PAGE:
One of the challenges of good web design is making sure that as many people as possible can enjoy your site.
This doesn’t just mean that it can be viewed well on different browsers or devices (desktop, laptop, mobile.) It also means planning for web accessibility and making sure those with different disabilities can see and navigate well.
This can start by focusing on people who are blind who may have software that ‘reads’ a page out loud; people who are color blind and may not see every color; or people with limited eyesight who may need strong magnification.
Though some operating systems or monitor preferences may address some of these visual challenges, the web accessibility process should be a consideration in the overall page design, everything from including text boxes that tell what any pictures are of, to making sure color combinations can be seen even by people with common types of color-blindness.
Web accessibility goes beyond vision problems; some people may have coordination difficulties that can make it a challenge to use a mouse. So other options can be offered including keyboard commands and shortcuts, being responsive to other hardware like a pen or surface pad, devices that track eye movement; or issuing verbal commands for certain functions like opening windows or sending an email.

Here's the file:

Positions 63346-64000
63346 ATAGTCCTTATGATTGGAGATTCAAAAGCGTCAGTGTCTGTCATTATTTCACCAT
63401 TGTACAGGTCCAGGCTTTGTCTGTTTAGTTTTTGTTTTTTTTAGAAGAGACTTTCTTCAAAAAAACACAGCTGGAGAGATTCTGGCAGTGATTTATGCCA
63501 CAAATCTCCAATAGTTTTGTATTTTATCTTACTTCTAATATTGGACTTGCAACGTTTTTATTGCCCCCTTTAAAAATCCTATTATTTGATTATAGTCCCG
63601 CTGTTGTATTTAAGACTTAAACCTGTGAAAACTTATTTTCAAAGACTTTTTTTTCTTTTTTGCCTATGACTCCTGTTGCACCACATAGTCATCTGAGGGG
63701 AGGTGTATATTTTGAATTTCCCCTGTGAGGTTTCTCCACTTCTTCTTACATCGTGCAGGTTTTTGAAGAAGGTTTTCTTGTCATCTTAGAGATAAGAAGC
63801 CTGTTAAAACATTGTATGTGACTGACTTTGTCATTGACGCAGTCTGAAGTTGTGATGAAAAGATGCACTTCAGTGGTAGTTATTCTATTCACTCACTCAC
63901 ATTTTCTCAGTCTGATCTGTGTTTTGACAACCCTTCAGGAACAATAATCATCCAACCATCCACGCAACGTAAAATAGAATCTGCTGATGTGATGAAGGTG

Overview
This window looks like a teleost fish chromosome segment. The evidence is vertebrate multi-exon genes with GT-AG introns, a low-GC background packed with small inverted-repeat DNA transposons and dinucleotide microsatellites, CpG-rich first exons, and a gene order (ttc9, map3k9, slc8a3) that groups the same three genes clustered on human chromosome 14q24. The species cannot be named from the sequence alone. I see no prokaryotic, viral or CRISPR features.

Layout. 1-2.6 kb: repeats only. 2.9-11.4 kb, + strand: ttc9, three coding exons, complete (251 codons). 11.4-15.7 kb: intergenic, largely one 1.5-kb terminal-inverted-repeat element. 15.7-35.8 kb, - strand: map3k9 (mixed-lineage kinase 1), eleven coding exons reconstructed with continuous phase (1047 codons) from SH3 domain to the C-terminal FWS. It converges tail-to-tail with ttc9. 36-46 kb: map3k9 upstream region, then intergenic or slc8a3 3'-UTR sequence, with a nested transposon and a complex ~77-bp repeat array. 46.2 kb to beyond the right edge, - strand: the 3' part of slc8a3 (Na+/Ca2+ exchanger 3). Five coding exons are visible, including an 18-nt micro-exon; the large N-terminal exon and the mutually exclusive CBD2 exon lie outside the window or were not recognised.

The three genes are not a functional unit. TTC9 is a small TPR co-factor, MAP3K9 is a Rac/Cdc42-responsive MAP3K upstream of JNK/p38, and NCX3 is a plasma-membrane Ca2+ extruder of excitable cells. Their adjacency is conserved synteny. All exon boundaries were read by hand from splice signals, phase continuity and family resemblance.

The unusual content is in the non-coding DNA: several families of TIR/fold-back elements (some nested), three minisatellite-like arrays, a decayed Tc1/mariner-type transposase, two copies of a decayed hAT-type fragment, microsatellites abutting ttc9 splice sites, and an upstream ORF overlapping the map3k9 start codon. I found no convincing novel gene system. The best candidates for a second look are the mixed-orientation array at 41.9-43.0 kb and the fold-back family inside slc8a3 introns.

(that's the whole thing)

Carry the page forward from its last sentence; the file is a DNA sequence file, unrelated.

Though deaf or hard-of-hearing people may be able to read text just fine, they may not be able to hear music or videos, so captions are needed.
Although it’s certainly good service to make it easier for more people to enjoy their online experience, there are some legal obligations to make sure your pages and overall site complies with current web accessibility standards and guidelines.
This includes federal access laws through the Americans with Disabilities Act, as well as industry guidelines and requirements featuring W3C and WCAG online standards.
One of the important steps in the accessibility process is observation. Make sure you test your proposed design using people with certain disabilities or find software that can duplicate the experience, such as colorblindness.
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